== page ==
The promoted tweets: The new customer service

Written by JessicaCrisp

A complaint from a disgruntled British Airways passenger has gone viral after he paid for a promoted tweet to slam the airline’s customer service.  

A complaint from a disgruntled British Airways passenger has gone viral after he paid for a promoted tweet to slam the airline’s customer service.  

Hasan Syed, who uses the Twitter handle @HVSVN, bought the tweet though the site’s self-service ad platform after becoming fed up with the way the company was dealing with his father’s lost luggage.

The tweet simply said: “Don’t fly @BritishAirways. Their customer service is horrendous.”

Promoting tweets until BA solved it

In the first six hours since the tweet was promoted, it had garnered over 25,000 impressions on Twitter, according to aviation marketing consultancy SimpliFlying.

Hasan Syed then continued to bombard Twitter with posts and pictures criticising the airline and vowing to run ads until BA had solved the problem.

Tweets included “Thanks for ruining my business trip, I shouldn’t have flown @British Airways, never flying with you again,” and “What is taking @British Airways customer service so long? They’ve had over a day to figure this out.”

Much support on the social media site

Allegedly it took BA ten hours to pick up on the tweet: “Sorry for the delay in responding, our twitter feed is open 09:00-17:00 GMT. Please DM [direct message] your baggage ref and we’ll look into this.”

Promoted tweets are generally bought by advertisers who want to reach a wider audience. The paid-for tweet is given high prominence in the Twitter feed of the relevant company but otherwise acts as a normal message and can be retweeted by others.

The promoted tweet has amassed a lot of support on the social media site, with fellow users sharing their experiences with the airline’s customer service support.

Efforts had paid off

It seems Hased Syed’s effort have paid off. When contacted by Kettle, BA said: “We would like to apologise to the customer for the inconvenience caused. We have been in contact with the customer and his bag has now been delivered.”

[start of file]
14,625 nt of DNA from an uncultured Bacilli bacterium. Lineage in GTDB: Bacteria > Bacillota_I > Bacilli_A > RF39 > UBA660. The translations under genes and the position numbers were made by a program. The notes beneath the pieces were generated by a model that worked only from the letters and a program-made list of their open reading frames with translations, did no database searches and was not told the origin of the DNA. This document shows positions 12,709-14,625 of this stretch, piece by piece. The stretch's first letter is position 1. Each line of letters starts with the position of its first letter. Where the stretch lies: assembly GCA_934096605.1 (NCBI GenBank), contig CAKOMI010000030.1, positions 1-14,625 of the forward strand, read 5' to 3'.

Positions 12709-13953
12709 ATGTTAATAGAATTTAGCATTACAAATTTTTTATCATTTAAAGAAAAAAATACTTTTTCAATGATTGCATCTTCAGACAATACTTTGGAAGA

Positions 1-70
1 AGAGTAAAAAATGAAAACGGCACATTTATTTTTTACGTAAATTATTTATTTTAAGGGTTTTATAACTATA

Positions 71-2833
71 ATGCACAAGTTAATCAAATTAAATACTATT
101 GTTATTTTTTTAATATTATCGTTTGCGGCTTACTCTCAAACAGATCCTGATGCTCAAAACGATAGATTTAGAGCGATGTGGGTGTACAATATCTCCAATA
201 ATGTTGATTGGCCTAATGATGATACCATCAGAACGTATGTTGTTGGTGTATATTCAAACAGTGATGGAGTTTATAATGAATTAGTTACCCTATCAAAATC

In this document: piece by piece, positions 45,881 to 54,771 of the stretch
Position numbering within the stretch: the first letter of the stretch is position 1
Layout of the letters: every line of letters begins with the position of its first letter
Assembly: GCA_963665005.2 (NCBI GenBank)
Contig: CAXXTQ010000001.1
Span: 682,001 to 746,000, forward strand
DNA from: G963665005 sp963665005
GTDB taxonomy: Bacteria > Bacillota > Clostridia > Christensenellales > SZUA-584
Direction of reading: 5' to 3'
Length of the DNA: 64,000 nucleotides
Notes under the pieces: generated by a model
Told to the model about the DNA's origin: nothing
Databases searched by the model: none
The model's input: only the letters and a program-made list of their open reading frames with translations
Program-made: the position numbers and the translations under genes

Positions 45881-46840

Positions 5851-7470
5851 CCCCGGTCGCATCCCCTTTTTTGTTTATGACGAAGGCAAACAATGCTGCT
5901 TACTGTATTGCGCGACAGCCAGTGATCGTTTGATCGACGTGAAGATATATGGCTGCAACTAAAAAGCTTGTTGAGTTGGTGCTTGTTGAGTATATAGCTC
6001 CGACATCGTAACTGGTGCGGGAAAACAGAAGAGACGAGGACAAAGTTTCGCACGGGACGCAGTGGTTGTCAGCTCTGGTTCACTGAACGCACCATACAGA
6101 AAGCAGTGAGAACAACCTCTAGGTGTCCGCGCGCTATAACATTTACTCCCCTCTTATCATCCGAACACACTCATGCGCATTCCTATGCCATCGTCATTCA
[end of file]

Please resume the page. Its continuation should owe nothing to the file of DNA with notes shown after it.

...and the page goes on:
Hasad Syed revealed today that the tweet gained 76.8K impressions and 14.6K engagements after a total spend of $1000 on the campaign. He signed off by saying “I got what I wanted. I win.”

Setting a new trend

However, it appears the first move of this kind has set a new trend. Marty St George, president of marketing at JetBlue Airways, tweeted: “Interesting: a disgruntled passenger is buying a promoted tweet slamming a brand where they had a bad experience. That’s a new trend in itself!”

The use of ad platforms within social media by the public to take on big corporations could have huge implications for the future of customer service.

Shashank Nigam, chief executive of aviation consultancy SimpliFlying, told the BBC: “These tools are easy to use and brand detractors have the same access to them as corporations. Mr Syed targeted it smartly.”

“Airlines are going to have to start having 24/7 customer services and maybe they need to train up call centre reps to respond to messages on Facebook and Twitter.”

Deeson creative, a digital communications agency in Kent, has labelled the new trend “complainvertising.” On their blog, they predict complainvertising as the future: “Today most people use their personal social network to warn others about poor service. Tomorrow is about masterminding your own complain campaign.”

What do you think? Will the promoted tweet change how customer service with airlines is done? Have your say in the comments section below, on Facebook or on Twitter.